a crumb of chocolate

Part nouns cannot enter the partitive construction with met with in the reading that the part fully consists of whatever is the denotation of the substance noun.

*'n stuk met sjokolade
a bar with chocolate
a bar of chocolate

A phrase such as the example above is only grammatical if it means that the bar consists of a substance that is different from chocolate, though having chocolate as supplementary substance. The same holds in case the part noun is joined to the substance noun by the adjective vol full, as in the example below:

*'n blok vol sjokolade
a bar full chocolate
a bar full of chocolate

This phrase is ungrammatical in the reading that the bar fully consists of chocolate. It is only grammatical if the bar consists of a substance that is different from chocolate while having chocolate as a second substance, but it is distributed over or within the first substance. Therefore, the following example is grammatical, on the reading that the bar consists of some substance (which is likely to be chocolate) which is filled with something else, namely nuts:

'n blok met neute
a bar with nuts
a bar filled with nuts
The same holds in case the part noun is joined to the substance noun by the phrase vol met full with:
'n blok vol met neute
a bar full with nuts
a bar filled with nuts

iii. Collective nouns as referential partitive nouns:

Collective nouns like container nouns organise individual elements in a larger whole. Collective nouns, unlike container nouns, do not require an object for integration into a larger whole. This integration in a larger whole is the result of a natural process.

Prototypical collective nouns are the noun versameling collection and the noun groep group:

a. 'n Versameling cocktail rokkies is in samewerking met die mode-huis Leo Validus ontwerp en gemaak.
a collection cocktail dresses.DIM be.AUX.PASS.PST in collaboration with the fashion-house Leo Validus design and make.PASS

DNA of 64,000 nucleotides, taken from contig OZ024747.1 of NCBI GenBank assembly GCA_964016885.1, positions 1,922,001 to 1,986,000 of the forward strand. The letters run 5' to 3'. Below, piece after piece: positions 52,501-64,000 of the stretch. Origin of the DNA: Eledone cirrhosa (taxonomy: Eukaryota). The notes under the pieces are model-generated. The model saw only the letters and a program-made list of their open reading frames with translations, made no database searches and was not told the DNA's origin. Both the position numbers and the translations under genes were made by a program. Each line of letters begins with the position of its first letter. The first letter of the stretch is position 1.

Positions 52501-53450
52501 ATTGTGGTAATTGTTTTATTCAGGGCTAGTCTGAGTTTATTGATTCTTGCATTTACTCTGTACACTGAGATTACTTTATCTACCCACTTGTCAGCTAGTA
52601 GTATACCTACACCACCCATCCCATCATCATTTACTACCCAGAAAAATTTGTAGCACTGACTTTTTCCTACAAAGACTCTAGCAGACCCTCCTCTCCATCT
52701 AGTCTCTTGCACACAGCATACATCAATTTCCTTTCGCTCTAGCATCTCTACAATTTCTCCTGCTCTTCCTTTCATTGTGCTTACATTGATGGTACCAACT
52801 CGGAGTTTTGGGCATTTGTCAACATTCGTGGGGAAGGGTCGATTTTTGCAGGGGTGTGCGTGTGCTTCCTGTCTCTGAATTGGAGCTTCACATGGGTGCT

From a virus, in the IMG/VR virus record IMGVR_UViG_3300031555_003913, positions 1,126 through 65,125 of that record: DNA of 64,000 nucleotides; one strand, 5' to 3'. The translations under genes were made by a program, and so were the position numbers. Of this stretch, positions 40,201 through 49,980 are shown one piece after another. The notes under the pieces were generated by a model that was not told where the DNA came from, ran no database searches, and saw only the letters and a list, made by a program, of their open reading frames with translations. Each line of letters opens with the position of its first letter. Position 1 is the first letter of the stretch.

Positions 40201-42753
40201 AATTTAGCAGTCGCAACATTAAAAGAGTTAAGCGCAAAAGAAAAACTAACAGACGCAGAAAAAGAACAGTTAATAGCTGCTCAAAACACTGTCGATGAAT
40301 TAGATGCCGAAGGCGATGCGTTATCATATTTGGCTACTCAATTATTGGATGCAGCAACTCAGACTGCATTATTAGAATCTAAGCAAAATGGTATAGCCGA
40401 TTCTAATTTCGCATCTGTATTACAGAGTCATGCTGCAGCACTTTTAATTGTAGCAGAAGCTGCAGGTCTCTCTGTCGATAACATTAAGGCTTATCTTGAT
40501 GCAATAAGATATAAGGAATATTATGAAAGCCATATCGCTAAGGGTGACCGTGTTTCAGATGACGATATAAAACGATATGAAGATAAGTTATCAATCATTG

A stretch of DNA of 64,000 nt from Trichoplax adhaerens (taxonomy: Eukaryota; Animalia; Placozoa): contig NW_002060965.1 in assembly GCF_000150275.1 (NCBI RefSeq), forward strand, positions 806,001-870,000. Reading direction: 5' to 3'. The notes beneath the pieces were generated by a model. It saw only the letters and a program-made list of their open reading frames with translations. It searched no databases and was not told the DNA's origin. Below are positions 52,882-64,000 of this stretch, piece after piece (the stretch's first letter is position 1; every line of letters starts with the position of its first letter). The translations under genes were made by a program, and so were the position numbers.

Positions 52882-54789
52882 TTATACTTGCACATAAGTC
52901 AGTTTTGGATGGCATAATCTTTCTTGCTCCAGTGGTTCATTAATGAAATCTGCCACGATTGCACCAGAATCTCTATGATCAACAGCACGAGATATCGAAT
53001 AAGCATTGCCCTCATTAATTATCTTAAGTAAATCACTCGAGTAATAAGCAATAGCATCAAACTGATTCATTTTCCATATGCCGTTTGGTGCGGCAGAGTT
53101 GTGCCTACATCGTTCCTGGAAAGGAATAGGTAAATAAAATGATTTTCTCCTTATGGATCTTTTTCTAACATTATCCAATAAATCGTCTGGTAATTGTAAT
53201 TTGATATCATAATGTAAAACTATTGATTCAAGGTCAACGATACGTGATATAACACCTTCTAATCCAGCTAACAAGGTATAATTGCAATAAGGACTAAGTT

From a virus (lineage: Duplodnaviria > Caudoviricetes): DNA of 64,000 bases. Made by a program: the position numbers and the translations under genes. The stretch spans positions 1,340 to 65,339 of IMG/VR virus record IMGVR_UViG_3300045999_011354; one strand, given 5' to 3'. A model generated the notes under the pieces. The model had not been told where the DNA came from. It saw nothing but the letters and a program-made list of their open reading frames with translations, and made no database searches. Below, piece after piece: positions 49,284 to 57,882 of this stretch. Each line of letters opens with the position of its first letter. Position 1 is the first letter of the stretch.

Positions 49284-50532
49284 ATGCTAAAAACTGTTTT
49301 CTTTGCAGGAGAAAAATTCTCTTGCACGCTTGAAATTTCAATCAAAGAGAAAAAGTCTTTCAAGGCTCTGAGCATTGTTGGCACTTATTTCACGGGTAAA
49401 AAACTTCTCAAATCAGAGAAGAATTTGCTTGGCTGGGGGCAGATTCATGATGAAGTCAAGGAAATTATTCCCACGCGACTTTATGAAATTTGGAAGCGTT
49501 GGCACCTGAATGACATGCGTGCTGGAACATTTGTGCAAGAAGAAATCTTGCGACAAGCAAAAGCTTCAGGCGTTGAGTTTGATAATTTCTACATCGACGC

A collection of cocktail dresses was designed and made in collaboration with the fashion house Leo Validus.
b. Kaapse Son het onlangs met 'n anonieme groep polisielede gepraat.
Cape Sun have.AUX recently with a anonymous group police.members talk.PST
Cape Son recently spoke to an anonymous group of police officers.

These two nouns can be joined by van of:

a. Maar dit bly vir my 'n versameling van boeke en nie iets wat ek kan aanbid nie.
but it remain for me a collection PTCL.PTV books and not something that.REL I can.AUX.MOD worship PTCL.NEG
But for me it is still just a collection of books and not something that I can worship.
b. 'n Groep van die polisie het hulle diversiteit verklaar.
a group PTCL.PTV the police have.AUX their diversity declare
A group from the police declared their diversity.

Many collective nouns refer to specific living beings, such as the noun swerm swarm, that can refer to a group of flying insects or birds, or trop herd that can only refer to a group of animals walking on land.

a. 'n Swerm bye kan egter dodelik wees!
a swarm bees can.AUX.MOD however deadly be.INF
However, a swarm of bees can be deadly!
b. 'n Swerm aasvoëls in die bome het verraai dat daar 'n vangs was.
a swarm vultures in the trees have.AUX betray that.COMP there a catch be.PRT
A colony of vultures in the trees gave away a recent kill.
c. Ons het langs die pad by 'n trop koeie gestop.
we have.AUX next the road by a herd cattle stop.PST
We stopped along the way next to a herd of cattle.

Such nouns are not attested with a linking preposition in case the construction is unexpanded:

?'n swerm van bye
a swarm PTCL.PTV bees
a swarm of bees